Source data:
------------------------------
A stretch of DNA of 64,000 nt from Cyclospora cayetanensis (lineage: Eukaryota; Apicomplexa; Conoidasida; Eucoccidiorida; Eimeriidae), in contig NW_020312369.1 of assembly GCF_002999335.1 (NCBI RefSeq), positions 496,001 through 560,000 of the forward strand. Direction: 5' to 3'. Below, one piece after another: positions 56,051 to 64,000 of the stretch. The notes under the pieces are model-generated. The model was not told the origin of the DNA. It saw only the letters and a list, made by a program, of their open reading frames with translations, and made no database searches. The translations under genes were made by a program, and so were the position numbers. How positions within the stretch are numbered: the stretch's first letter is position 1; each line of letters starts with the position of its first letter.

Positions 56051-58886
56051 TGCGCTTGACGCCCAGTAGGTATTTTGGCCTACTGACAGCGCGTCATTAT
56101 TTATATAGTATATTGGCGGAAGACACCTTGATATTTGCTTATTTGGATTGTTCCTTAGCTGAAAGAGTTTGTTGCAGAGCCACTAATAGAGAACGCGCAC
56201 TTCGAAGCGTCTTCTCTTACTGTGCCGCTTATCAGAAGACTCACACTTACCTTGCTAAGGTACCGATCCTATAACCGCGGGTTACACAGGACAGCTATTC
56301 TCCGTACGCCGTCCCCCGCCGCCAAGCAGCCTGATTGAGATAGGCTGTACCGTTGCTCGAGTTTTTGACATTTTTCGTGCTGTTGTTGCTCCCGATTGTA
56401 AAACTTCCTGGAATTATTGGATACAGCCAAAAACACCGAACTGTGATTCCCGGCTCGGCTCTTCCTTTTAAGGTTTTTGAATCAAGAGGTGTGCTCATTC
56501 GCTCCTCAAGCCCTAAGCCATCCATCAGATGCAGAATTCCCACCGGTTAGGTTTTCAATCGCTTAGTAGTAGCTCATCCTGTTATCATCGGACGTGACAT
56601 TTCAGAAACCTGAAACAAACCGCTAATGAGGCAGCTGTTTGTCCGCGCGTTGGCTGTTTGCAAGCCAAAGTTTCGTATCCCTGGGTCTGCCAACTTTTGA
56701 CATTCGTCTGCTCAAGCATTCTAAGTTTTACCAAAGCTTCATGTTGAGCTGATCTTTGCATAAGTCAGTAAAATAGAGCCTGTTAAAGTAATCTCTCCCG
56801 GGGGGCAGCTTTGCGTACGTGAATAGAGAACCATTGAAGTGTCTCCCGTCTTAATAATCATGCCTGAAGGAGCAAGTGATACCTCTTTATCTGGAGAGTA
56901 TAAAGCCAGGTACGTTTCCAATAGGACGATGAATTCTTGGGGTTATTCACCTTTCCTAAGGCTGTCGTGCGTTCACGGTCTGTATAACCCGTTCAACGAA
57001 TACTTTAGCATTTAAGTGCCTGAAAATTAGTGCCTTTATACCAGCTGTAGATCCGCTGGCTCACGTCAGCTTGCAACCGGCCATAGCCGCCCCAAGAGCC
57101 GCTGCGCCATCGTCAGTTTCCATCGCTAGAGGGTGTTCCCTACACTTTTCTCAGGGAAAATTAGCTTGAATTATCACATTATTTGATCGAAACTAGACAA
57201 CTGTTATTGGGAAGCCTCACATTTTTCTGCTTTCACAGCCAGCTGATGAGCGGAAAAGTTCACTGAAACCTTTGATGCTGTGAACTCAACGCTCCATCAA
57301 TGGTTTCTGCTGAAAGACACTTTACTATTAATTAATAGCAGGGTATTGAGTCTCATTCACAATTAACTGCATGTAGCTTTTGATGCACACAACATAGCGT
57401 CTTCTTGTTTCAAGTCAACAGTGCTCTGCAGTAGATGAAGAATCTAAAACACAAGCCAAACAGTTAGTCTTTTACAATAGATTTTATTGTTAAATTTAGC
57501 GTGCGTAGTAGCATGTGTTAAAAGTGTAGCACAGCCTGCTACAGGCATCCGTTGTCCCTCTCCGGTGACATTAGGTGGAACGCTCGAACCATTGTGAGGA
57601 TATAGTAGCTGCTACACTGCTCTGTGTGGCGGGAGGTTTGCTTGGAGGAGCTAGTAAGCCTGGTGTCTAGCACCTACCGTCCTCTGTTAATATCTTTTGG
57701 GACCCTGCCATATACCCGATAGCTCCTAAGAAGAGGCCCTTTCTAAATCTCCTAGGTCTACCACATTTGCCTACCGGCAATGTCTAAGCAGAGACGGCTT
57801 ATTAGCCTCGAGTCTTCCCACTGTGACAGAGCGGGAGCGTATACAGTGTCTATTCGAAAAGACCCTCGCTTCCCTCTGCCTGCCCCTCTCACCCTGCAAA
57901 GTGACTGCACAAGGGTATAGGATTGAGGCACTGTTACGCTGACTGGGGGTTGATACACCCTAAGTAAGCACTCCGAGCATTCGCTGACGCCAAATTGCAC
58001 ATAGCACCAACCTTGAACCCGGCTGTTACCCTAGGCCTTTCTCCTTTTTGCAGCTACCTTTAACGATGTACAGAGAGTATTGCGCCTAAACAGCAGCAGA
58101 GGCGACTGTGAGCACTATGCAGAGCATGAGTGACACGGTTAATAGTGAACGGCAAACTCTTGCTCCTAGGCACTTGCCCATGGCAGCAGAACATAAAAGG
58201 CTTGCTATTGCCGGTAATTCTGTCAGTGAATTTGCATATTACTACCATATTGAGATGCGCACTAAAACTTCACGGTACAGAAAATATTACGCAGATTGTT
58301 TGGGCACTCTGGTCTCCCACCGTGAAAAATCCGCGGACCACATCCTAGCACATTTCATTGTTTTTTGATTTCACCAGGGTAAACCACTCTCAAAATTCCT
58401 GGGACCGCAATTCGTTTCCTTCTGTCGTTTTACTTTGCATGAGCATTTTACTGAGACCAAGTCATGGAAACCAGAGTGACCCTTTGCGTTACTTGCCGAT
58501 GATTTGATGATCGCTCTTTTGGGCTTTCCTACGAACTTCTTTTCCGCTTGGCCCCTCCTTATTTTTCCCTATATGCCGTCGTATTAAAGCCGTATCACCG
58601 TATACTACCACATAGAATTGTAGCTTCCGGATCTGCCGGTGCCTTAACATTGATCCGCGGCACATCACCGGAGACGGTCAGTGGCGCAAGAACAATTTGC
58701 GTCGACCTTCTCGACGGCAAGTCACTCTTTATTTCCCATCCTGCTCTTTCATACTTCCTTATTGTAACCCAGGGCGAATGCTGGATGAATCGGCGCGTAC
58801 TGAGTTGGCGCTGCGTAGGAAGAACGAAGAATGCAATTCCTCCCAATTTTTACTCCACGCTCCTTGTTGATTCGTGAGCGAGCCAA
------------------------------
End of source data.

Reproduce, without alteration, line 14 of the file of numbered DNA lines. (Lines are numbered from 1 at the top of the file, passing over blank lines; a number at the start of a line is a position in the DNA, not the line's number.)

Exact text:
57101 GCTGCGCCATCGTCAGTTTCCATCGCTAGAGGGTGTTCCCTACACTTTTCTCAGGGAAAATTAGCTTGAATTATCACATTATTTGATCGAAACTAGACAA